Two-Sided Fairness for Repeated Matchings in Two-Sided Markets: A Case Study of a Ride-Hailing Platform

pp. 3082-3092, 2019.

Cited by: 10|Bibtex|Views131|DOI:https://doi.org/10.1145/3292500.3330793
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This paper explored the problem of two-sided fairness for producers and consumers in a sharing economy platform

Abstract:

Ride hailing platforms, such as Uber, Lyft, Ola or DiDi, have traditionally focused on the satisfaction of the passengers, or on boosting successful business transactions. However, recent studies provide a multitude of reasons to worry about the drivers in the ride hailing ecosystem. The concerns range from bad working conditions and work...More

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Introduction
  • Two-sided sharing economy platforms, such as Uber, Lyft, or AirBnB, have brought in disruptions in multiple business landscapes [25, 31].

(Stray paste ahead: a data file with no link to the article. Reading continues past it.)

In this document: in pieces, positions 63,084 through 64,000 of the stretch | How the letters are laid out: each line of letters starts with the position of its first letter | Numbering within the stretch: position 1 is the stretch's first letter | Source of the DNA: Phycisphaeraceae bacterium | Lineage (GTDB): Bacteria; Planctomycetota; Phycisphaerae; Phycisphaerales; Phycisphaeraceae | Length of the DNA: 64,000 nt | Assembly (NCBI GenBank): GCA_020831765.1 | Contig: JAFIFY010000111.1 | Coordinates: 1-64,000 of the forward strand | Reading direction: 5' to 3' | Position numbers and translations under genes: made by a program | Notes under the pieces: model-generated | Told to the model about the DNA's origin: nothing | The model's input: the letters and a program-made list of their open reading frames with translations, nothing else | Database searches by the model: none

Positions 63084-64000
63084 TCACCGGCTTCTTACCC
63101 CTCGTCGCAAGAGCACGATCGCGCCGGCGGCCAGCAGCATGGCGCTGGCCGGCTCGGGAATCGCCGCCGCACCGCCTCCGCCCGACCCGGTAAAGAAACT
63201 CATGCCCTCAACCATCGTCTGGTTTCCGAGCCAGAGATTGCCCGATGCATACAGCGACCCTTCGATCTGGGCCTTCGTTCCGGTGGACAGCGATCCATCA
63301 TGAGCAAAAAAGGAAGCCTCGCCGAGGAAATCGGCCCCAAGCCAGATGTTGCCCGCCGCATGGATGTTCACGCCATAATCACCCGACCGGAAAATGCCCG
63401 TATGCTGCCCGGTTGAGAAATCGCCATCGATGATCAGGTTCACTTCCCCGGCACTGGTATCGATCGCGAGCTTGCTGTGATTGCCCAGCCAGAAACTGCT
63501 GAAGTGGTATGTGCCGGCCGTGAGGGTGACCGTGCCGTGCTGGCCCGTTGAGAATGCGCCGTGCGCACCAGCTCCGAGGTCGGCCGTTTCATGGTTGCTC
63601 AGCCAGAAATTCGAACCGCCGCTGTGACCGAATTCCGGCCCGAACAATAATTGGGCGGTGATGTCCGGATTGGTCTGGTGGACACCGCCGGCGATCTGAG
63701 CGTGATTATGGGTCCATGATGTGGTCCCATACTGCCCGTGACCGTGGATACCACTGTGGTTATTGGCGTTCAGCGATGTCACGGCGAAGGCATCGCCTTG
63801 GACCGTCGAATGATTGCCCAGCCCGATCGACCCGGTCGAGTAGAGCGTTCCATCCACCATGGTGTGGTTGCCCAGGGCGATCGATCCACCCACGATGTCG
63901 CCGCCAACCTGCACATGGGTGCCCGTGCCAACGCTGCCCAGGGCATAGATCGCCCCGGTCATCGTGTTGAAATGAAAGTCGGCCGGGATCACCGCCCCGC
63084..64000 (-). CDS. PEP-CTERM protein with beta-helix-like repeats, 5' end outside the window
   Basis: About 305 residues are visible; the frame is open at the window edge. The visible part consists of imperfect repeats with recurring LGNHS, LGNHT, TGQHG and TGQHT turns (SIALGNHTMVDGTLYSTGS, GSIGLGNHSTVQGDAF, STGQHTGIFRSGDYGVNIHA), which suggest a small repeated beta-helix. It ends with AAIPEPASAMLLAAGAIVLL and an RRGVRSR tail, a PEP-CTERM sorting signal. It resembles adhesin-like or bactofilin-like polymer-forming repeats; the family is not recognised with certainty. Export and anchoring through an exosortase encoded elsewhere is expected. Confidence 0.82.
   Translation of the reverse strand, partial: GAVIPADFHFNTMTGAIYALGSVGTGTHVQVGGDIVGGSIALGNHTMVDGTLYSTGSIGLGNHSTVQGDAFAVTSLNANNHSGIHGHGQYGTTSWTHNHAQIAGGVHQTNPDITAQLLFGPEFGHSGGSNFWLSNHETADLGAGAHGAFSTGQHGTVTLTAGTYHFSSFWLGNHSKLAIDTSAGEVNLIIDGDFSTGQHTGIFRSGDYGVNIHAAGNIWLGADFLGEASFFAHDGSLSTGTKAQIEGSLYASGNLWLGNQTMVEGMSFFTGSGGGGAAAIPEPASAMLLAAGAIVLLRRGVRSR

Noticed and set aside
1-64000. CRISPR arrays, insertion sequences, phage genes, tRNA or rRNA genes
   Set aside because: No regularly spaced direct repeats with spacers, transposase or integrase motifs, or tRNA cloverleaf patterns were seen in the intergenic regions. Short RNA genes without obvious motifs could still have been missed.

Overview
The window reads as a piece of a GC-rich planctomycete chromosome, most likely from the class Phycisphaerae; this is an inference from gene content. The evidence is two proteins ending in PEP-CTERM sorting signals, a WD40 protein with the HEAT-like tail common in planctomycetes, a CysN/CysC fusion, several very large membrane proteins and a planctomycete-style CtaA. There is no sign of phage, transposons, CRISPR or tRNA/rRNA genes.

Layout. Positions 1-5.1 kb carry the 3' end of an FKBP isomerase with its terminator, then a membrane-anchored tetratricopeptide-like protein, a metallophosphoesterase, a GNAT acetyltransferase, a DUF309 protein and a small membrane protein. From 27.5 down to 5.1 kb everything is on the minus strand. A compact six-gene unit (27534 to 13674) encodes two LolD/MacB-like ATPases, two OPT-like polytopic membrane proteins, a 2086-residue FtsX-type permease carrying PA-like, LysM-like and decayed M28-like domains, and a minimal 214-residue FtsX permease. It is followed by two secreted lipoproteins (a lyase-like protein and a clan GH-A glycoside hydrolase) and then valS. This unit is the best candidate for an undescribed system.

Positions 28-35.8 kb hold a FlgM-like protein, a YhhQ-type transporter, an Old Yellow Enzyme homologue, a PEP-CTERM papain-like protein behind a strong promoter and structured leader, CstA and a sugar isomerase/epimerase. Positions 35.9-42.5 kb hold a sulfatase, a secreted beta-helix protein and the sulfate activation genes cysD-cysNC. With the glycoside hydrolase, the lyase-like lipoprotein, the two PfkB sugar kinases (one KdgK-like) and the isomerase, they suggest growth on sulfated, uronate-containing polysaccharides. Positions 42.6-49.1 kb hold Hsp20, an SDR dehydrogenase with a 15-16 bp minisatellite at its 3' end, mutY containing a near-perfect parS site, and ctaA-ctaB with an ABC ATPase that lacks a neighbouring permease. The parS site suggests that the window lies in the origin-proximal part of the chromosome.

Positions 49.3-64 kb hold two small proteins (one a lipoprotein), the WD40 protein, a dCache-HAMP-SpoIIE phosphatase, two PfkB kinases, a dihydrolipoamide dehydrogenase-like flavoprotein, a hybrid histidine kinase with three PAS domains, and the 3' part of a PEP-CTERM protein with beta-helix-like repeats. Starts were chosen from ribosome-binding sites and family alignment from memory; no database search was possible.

• There are three stakeholders in the two-sided economy: (i) providers of goods and services, (ii) customers who pay for them, and (iii) the platform which performs the matching between the providers and customers.
  • With increasingly many people depending on the sharing economy to earn a living, it becomes crucial to ask the question of what a fair distribution of income on such platforms is and what power and means the platform has in shaping these distributions.
  • Allon et al [1] studied how drivers make labor decisions in such on-demand services e.g., when to work and for how long, and attempted to design better financial incentives for drivers to increase their number of work hours
Highlights
  • Two-sided sharing economy platforms, such as Uber, Lyft, or AirBnB, have brought in disruptions in multiple business landscapes [25, 31]
  • We propose a novel framework to think about fairness in the matching mechanisms of ride hailing platforms